DeVos Upsets the NYTimes by Refusing to Punish ‘Schools That Discriminate’

“Too many children today are trapped in schools that don’t work for them. We have to do something different.”

Betsy DeVos, U.S. Secretary of Education
Betsy DeVos, U.S. Secretary of Education (photo: Source: U.S. Department of Education)

“Betsy DeVos Refuses to  Rule Out Giving Funds to Schools That Discriminate.”

[Editor: This post was updated on May 27} The May 24 New York Times headline above marked an escalation in the partisan battle against school choice initiatives that have challenged the dominance of traditional public schools and teachers unions.

The shrill, confusing headline itself will surely prompt thoughtful readers to ask: “Schools that discriminate” against whom? And could we have a bit more context up front? 

But the Times story never delves into the substance or accuracy of the partisan allegation in its headline.

The Trump administration has proposed big cuts in federal education programs deemed by the White House to be ineffective or too expensive, though some of those dollars will be shifted to states and local school districts. The budget blueprint also includes $250 million for optional government-funded school voucher programs across the U.S.

So what about those “schools that discriminate”?

During a House appropriations subcommittee hearing, Betsy DeVos, the Secretary of Education, took fire from several House Democrats, who rolled out a new line of attack.

“Representative Katherine M. Clark, Democrat of Massachusetts, asked how Ms. DeVos would respond to a state that gave federal funding to a school that denied admission to students from lesbian, gay, bisexual or transgender families,” the Times reported.

Clark’s broadside marked the rollout of fresh partisan talking points designed to smear voucher programs and private religious schools, which have a constitutionally-protected right to abide by biblical teaching on marriage and sexual ethics.

CNN reported that Clark “brought up a school in Indiana — Lighthouse Christian Academy — that receives more than $600,000 in state voucher funds and explicitly denies access to students with LGBT parents in its literature.”

Critics of the proposed federal voucher program have also demanded that participating schools accept students with “special needs,” an issue DeVos has left to the states’ discretion.

At present, Catholic diocesan and independent religious schools have adopted a variety of admission policies regarding LGBT students and families. 

Simular initiatives and related debates are roiling Christian and secular private schools and universities. Yet as Maggie Gallagher argues here, the "lack of any standard," makes it difficult, if not impossible, to remain in compliance with new sexual orthodoxties for long. Religious schools will have to  take a stand and then hold their ground.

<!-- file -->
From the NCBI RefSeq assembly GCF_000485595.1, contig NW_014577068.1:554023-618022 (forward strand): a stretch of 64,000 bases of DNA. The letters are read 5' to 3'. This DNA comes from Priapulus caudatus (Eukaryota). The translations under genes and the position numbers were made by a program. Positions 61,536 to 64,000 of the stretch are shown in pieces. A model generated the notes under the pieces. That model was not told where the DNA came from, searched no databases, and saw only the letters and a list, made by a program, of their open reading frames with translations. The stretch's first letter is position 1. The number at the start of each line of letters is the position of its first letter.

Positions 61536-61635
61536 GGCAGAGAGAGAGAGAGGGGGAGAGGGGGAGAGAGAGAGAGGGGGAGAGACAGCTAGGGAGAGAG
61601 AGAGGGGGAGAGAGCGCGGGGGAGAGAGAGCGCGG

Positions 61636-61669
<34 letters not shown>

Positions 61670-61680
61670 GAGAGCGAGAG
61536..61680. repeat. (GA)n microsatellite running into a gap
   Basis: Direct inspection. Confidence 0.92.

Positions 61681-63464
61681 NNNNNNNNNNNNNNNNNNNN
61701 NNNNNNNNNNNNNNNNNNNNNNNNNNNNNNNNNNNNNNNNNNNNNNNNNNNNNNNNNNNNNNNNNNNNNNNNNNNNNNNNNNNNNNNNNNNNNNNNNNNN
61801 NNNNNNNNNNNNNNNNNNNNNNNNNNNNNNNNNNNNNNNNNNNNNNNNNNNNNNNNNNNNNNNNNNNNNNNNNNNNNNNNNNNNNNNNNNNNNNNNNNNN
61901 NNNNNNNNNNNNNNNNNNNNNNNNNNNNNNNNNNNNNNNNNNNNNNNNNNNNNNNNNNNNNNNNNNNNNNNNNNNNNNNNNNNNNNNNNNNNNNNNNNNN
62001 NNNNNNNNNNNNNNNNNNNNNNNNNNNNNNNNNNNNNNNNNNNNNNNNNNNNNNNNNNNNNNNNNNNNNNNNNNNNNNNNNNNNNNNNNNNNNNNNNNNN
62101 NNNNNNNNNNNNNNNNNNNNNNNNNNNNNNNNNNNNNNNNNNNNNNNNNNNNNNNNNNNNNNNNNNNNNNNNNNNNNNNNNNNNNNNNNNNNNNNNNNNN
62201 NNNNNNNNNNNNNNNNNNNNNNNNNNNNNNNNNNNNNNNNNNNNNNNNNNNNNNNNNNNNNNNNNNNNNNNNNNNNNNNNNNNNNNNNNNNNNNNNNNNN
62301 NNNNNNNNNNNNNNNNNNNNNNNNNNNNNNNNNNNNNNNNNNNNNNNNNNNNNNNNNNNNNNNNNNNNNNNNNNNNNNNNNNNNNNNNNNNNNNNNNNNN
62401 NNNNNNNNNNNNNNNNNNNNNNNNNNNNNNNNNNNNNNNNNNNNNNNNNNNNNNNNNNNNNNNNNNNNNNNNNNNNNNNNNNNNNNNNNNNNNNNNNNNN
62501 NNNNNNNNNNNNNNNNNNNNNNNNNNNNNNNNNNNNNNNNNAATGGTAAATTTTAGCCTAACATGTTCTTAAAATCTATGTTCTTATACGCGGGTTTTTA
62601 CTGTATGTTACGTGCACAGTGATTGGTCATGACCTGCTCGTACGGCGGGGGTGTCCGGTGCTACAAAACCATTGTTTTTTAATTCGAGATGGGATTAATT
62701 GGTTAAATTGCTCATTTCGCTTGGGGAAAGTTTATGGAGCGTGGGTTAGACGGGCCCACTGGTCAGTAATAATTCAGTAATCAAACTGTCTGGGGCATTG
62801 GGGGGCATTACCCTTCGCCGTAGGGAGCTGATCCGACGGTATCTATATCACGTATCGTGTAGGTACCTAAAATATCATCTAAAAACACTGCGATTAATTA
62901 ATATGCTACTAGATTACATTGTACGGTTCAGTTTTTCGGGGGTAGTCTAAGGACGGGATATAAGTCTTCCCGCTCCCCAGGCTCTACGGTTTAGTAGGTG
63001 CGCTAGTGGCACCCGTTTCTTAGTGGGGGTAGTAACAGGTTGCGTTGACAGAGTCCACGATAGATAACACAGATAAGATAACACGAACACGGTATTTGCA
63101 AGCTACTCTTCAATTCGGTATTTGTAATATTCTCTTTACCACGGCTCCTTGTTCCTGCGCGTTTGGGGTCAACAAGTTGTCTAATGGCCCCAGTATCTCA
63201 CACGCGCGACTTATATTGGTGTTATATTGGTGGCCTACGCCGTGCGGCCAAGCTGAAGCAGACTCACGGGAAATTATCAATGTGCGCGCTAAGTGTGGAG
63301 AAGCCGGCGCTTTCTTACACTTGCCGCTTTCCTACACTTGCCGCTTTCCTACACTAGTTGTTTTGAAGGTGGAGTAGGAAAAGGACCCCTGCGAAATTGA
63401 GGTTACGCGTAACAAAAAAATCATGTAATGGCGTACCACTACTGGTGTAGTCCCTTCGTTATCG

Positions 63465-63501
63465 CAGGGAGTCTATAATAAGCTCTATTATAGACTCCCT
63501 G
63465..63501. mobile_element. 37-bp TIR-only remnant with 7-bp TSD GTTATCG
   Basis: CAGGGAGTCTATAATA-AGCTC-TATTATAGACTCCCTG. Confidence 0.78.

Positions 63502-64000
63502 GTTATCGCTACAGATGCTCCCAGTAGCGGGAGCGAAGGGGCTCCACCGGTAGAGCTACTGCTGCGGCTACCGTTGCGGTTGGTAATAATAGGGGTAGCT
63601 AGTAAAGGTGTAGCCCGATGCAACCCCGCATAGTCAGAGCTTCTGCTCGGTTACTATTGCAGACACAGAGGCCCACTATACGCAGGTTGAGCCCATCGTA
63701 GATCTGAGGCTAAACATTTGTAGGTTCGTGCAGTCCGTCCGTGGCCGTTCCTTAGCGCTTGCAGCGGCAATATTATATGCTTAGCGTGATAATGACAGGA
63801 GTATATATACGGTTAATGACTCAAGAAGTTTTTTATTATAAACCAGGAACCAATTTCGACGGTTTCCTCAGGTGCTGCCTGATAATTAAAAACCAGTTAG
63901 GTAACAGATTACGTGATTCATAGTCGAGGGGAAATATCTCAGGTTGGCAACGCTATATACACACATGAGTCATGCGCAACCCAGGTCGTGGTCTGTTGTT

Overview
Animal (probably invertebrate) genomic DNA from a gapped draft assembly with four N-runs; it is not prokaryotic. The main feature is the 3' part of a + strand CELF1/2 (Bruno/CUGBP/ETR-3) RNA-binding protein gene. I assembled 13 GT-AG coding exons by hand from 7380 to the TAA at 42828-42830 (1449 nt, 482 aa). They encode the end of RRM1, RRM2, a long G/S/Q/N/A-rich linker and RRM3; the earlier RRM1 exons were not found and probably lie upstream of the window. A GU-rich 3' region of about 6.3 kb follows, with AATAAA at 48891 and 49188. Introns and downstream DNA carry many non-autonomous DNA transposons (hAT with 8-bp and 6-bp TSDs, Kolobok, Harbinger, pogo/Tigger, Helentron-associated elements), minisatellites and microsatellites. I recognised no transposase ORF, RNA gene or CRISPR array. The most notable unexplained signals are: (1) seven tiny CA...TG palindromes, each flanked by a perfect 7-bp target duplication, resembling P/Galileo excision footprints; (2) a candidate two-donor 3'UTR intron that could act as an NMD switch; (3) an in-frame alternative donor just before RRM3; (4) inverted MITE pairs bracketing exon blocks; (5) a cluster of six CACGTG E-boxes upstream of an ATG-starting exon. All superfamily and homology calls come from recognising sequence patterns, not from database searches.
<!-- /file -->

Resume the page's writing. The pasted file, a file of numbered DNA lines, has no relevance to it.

For now, this warning shot from Clark suggests that those inner city parochial schools, which educate poor black and Hispanic students but do not accept children with same-sex parents, or make accommodations for “transgender” students, will be shamed on social media.

The resulting carnage may prompt church leaders to weigh their support for voucher programs that help inner city schools stay afloat, but may come with strings attached.

Yet most U.S. bishops view these strong, safe schools, where the majority of the student body may not be Catholic, as the primary engine for social mobility in troubled urban neighborhoods.

Research shows that Catholic schools in low-income areas boast graduation rates, with most underprivileged students attending college, while just 50% of students may receive a diploma at neighborhood public schools.

 “A recent Brookings/Harvard study found that African American students in New York who won and used a scholarship to attend private school starting in kindergarten were 24% more likely to attend college than those who applied but didn’t win a scholarship,” the New York Post reported in its more sympathetic coverage of private programs that underwrite tuition for poor students.

Meanwhile, the Times’ story also raises questions about the likely response of Secretary DeVos and individual states to complaints of “discrimination” at religious schools that participate in voucher programs.  

During her public comments this week, DeVos said the Education Department’s Office for Civil Rights “would vigorously investigate any discrimination claims,” but offered few specifics, according to the Times.

She also noted that states could opt out of the voucher program or provide a framework that addressed concerns about discrimination against LGBT families or special needs students.

But the Education Secretary — who is a strong supporter of LGBT rights and clashed with U.S. Attorney General Jeff Sessions over the White House’s decision to rescind Obama’s policy of bathroom rights for “transgender” students — believes that parents have every right to enroll their children in schools that best served their needs.

“Too many children today are trapped in schools that don’t work for them,” she said. “We have to do something different.”